Originally Published: January 11, 2018 7:02 p.m.
Updated as of Thursday, January 18, 2018 6:09 AM
Folk Sessions kicks off its 15th year this year with Acoustic Eidolon returning for the first concert of the year.
He always looks forward to the group coming and has been friends with the duo ever since Folk Sessions was in its infancy, said Folk Sessions Director Tom Agostino. He’s presented them at Folk Sessions concerts at least five times, Agostino said, adding it’s a good concert to kick off that 15th year. The show is Saturday, Jan. 13.
“Every year I’ve known them, they’ve been working musicians. They tour most of the year. They go to Europe twice a year. They tour US. They really own their craft,” Agostino said. “Every time you see them, they’re just better.”
January also marks 20 years for Acoustic Eidolon, said Joe Scott, who plays the lovechild of a guitar and a banjo called a “guitjo” while his wife Hannah Alkire plays cello. They started 20 years ago as friends and fell in love a couple years into the journey and got married, Scott said.
Getting to do something he loves with the person he loves is pretty cool, he said. It feels as if it doesn’t get any better than getting to travel all over the world and sharing experiences together because of a shared passion of music.
Scott said he started learning bluegrass on a five-string banjo and guitar at 14 years old. In 1991, he had the guitjo built, he said. It has two necks, one strung like a banjo with two additional treble melody strings and the other is strung like a guitar with an extra bass string, Scott said. He can play chords on both necks at the same time.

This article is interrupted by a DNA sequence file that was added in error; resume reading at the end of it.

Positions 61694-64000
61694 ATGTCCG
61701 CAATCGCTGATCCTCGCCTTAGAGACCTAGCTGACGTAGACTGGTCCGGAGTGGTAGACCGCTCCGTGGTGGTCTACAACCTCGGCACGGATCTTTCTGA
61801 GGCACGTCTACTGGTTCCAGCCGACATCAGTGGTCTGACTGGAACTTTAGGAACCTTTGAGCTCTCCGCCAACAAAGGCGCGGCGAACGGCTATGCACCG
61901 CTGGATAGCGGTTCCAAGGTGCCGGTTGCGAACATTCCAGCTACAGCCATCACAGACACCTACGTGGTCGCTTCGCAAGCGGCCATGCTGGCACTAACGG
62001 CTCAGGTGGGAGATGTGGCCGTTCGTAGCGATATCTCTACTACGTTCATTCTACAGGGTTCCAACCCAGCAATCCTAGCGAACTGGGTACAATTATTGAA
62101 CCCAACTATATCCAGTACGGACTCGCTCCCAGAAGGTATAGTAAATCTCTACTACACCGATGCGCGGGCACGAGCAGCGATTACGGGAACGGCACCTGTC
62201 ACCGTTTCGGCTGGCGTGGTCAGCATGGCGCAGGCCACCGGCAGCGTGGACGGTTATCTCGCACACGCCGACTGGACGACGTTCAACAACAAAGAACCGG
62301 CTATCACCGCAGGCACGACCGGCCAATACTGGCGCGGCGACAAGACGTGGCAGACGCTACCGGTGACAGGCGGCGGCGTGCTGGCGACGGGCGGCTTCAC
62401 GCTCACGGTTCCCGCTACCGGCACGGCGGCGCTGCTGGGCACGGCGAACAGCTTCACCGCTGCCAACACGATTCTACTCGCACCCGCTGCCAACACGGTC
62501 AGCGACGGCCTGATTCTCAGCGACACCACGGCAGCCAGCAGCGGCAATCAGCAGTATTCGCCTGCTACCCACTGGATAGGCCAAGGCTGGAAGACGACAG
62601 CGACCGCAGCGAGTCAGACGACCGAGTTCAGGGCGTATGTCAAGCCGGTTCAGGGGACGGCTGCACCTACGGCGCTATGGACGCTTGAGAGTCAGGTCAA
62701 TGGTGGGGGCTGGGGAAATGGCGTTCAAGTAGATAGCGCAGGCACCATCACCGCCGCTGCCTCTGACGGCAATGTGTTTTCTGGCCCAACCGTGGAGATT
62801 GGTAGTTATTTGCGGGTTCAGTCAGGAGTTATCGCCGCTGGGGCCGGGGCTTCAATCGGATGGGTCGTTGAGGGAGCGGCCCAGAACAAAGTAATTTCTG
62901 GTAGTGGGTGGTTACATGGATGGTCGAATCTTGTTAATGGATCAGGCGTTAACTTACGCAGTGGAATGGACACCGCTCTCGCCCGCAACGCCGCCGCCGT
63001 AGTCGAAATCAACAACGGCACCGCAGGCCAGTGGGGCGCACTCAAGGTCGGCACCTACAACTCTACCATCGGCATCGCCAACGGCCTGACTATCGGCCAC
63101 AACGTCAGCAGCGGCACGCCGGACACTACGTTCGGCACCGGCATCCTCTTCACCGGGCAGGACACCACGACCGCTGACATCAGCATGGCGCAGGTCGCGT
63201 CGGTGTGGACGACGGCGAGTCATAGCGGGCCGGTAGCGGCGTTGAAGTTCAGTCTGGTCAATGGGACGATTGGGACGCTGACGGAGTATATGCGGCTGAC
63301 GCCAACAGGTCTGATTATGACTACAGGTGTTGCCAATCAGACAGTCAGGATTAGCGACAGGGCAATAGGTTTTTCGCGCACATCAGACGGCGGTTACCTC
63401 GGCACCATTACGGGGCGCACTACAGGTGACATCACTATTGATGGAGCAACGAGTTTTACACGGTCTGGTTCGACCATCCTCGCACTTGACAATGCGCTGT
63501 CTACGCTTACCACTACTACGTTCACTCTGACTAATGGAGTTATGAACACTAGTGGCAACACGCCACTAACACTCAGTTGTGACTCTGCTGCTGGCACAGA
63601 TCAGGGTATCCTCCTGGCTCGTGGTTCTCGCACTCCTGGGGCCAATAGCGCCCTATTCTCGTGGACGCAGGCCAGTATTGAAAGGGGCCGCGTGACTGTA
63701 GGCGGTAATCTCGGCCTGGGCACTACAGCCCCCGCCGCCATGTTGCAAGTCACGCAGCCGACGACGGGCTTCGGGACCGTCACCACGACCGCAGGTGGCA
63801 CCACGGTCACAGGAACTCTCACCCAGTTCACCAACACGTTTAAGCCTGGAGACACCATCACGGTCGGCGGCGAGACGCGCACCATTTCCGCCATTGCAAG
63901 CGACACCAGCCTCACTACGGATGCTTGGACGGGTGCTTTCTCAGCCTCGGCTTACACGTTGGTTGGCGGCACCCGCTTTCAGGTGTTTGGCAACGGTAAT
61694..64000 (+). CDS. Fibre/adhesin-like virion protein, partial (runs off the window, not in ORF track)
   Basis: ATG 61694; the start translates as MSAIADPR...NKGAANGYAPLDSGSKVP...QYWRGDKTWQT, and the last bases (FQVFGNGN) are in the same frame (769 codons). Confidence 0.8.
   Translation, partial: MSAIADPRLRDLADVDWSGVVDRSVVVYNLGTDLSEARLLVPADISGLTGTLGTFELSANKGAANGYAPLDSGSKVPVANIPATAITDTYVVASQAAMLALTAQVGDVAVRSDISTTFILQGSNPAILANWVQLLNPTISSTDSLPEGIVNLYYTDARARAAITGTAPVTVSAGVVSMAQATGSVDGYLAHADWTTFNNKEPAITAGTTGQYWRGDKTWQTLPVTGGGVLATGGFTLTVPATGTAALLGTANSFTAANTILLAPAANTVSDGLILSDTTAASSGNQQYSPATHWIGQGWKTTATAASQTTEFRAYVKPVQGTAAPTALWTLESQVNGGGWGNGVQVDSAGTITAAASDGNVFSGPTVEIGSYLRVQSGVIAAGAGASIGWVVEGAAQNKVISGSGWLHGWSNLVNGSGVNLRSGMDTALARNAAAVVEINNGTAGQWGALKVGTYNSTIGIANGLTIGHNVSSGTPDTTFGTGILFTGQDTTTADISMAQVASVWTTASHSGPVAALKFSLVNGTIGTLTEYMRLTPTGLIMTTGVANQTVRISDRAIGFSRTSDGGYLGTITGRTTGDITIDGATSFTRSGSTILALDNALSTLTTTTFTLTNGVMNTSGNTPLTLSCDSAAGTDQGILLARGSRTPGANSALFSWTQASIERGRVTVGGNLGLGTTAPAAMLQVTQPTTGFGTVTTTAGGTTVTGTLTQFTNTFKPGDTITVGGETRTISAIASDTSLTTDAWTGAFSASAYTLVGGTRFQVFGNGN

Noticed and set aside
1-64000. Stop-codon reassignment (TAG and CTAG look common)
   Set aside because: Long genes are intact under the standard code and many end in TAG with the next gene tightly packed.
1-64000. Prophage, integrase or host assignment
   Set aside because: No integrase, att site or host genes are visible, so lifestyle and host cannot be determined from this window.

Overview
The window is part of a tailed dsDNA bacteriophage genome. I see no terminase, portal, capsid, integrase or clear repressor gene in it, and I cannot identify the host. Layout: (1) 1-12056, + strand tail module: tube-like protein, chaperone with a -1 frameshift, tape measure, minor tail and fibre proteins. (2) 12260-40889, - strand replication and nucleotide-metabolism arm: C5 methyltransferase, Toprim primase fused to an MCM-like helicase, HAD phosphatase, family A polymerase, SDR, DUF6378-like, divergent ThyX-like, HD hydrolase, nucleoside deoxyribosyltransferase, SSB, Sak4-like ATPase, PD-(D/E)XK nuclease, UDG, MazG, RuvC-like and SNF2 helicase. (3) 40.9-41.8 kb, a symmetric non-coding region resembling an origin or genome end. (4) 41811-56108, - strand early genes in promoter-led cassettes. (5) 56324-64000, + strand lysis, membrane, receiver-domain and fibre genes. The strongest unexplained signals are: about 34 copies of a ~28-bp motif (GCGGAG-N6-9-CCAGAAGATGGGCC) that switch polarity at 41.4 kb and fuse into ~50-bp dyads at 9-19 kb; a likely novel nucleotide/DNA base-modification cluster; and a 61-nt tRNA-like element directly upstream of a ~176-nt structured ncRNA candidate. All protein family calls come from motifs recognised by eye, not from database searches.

“I hoped to create my own sound on the guitar,” Scott said. “I think to most people a guitar is a guitar and this has enabled me to have my own voice.”
Alkire comes from a classical background and more than 20 years ago, she took the cello outside of the classical world to see what she could do with it. It brought her to his studio where the two of them first met, Scott said. The two have a love for varying styles of music, allowing them to write music in a number of them.
Employing a sound that blends Celtic, folk, world and Latin, the two of them could perform a Flamenco song one moment and to something by Queen or Led Zeppelin the next moment, Scott said.
“I think I would get really bored if every night I walked on stage and just did one style,” he said. “We love the variety and we’ve found over 20 years that the audience enjoys it as well. We’ve got all ages coming to this show, so that’s wonderful.”
Tickets are $22 and available by calling 928-445-3286, by visiting www.folksessions.com or at the door. The show starts at 7:30 p.m. at the Prescott Center for the Arts, 208 N. Marina St.
They just returned from Europe, Agostino said. As such, Scott and Alkire will have some really nice stories to tell, he said.
“It’ll be a nice experience for the audience, especially for folks who haven’t heard them. At this point, a lot of people who come have become fans and they’ve heard them before and they just really look forward to their coming,” Agostino said. “If folks haven’t heard them, they’re going to be in for a real treat. There’s not too many cellists like Hannah Alkire.”